With its village green, cluster of local businesses, and quiet streets, Canisteo is small and comfortable – a pleasant Finger Lakes community. Perched midway between the southern tip of Keuka Lake and the Pennsylvania state line, it’s a village surrounded by lofty ridges and deep valleys, most with a creek or brook winding into the Canisteo River.
The creeks and their often hidden waterfalls provide ever-changing scenery throughout the seasons, and a peaceful place to cool off on a sultry summer day. They’ve been explored and re-explored by local youth for generations, but there have been a number of times when the valleys of Bennett’s Creek, Colonel Bill’s Creek, and others were anything but serene.
Five critical times from 1889 to 1972, fierce rainstorms sent water gushing through the glens, swelling the Canisteo River, each time devastating the village with floods. “The 1889 deluge was part of the same system that caused the famous Johnstown flood in Pennsylvania,” says local historian George Dickey. “And even extensive levee work completed after the ‘35 flood couldn’t fully hold back the waters that came in ‘72.” Each flood took its toll, but Canisteo has survived the decades.
A Touch of History
The first permanent settlers, among the earliest in Steuben County, arrived in 1789 in the vicinity of “Kah-ni-sti-oh,” a Native American village of Delawares allowed to live in Seneca Nation controlled territory. Homes were established, the broad fertile lands were farmed and lumbering became a main subsistence industry. Timber was sent down the Canisteo River to the Susquehanna and eventually to Harrisburg and Baltimore.
With the arrival of the railroads in the mid-19th century, Canisteo became a boom town. Area industry flourished – foundries, milling of decorative woodwork, production of advertising items and signage, three shoe factories, and more. A period document reflects an involved community: “Ever mindful of the spiritual and educational welfare of their families and children, inhabitants have made generous provision for erection of churches and schools.” By 1890, the town’s population had topped 3,000, commerce was humming along, and the imposing Canisteo House hotel stood at the village center. The three-story structure, Steuben County’s first brick building, with its wide porches and porticos, survived as the county’s oldest until it was razed in the 1990s. The Kanestio Historical Society, after surviving a severe fire, is back in business on Main Street preserving and displaying Canisteo’s long and rich history.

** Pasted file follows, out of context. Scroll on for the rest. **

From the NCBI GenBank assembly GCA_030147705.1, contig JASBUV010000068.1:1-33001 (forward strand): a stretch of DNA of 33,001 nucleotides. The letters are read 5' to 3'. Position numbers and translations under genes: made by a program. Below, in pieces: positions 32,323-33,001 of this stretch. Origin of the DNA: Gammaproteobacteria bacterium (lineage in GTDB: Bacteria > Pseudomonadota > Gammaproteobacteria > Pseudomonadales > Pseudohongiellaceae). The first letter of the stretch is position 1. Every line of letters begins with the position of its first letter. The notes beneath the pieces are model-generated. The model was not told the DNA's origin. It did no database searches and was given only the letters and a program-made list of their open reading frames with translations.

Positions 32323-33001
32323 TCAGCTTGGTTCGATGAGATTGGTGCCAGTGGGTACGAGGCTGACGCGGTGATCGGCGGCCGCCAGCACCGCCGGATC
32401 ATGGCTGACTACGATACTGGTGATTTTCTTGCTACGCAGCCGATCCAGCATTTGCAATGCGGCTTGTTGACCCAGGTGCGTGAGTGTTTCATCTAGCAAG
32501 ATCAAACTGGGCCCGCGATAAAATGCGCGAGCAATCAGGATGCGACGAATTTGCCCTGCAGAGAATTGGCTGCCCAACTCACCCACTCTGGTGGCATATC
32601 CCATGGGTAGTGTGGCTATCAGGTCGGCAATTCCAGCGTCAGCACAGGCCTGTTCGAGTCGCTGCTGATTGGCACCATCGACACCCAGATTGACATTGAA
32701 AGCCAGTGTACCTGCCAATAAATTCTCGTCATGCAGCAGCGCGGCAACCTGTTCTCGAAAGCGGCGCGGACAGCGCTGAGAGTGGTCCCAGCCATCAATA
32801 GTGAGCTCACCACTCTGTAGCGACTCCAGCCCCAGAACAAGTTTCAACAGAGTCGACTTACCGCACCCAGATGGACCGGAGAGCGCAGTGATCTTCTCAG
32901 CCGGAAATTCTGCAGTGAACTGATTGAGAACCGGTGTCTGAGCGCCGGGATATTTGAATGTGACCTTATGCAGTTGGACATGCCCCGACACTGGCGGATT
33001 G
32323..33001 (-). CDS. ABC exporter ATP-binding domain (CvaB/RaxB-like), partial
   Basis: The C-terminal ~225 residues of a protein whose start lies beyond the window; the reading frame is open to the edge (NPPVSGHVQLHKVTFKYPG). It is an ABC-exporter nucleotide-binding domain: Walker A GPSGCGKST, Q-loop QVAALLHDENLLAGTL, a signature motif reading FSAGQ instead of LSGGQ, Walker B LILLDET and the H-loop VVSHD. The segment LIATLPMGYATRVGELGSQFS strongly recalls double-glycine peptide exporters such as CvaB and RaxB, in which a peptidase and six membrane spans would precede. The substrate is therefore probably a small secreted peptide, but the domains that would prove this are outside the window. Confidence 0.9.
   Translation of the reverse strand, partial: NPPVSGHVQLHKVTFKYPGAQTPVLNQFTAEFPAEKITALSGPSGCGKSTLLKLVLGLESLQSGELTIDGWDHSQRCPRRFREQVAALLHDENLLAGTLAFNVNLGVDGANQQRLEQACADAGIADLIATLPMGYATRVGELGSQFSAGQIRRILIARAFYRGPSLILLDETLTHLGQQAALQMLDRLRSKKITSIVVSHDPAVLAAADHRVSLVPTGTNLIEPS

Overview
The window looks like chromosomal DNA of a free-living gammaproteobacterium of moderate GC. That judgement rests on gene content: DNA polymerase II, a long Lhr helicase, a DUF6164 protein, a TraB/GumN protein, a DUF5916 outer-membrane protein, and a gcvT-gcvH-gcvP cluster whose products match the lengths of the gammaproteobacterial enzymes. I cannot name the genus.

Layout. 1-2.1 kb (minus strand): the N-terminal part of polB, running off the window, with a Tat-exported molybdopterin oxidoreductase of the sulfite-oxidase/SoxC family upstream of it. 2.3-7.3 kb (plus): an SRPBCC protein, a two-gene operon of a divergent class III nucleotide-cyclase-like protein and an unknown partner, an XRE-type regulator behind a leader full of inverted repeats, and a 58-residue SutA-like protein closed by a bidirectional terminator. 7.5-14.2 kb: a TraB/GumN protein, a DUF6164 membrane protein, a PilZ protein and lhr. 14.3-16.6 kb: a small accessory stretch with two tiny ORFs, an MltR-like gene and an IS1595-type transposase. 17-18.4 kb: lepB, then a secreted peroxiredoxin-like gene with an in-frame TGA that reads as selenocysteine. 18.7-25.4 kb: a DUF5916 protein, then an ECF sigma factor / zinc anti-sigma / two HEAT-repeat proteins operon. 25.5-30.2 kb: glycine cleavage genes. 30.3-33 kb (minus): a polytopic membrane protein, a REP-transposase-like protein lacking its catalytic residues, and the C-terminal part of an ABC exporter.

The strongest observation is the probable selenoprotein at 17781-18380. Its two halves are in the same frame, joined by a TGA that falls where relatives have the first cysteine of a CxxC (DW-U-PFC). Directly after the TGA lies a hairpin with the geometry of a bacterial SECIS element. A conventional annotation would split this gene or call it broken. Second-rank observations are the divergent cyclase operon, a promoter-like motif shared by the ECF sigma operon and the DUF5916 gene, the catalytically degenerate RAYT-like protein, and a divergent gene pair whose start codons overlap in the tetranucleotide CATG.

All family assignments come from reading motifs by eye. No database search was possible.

Past to present, every village has an assortment of interesting nuggets blended into its history. Canisteo is no exception. During his 1911 transcontinental airplane flight, aviator Calbraith Perry Rogers touched down in a field just outside Canisteo, drawing the adulation of a large crowd. Rogers visited, tinkered with his plane, and then flew on to become the first person to complete a coast-to-coast flight.
Among a number of interesting homes in Canisteo is an imposing 19th century Victorian structure known as “The Castle.” Perched on a rise behind a substantial stone wall and steps, the residence, with its striking winding staircase and white Italian marble fireplace, has been owned over the years by a number of people, all mindful of the home’s grace. The long twisting staircase rises into the building’s tower, and is often colorfully lighted by the owners, in keeping with the season.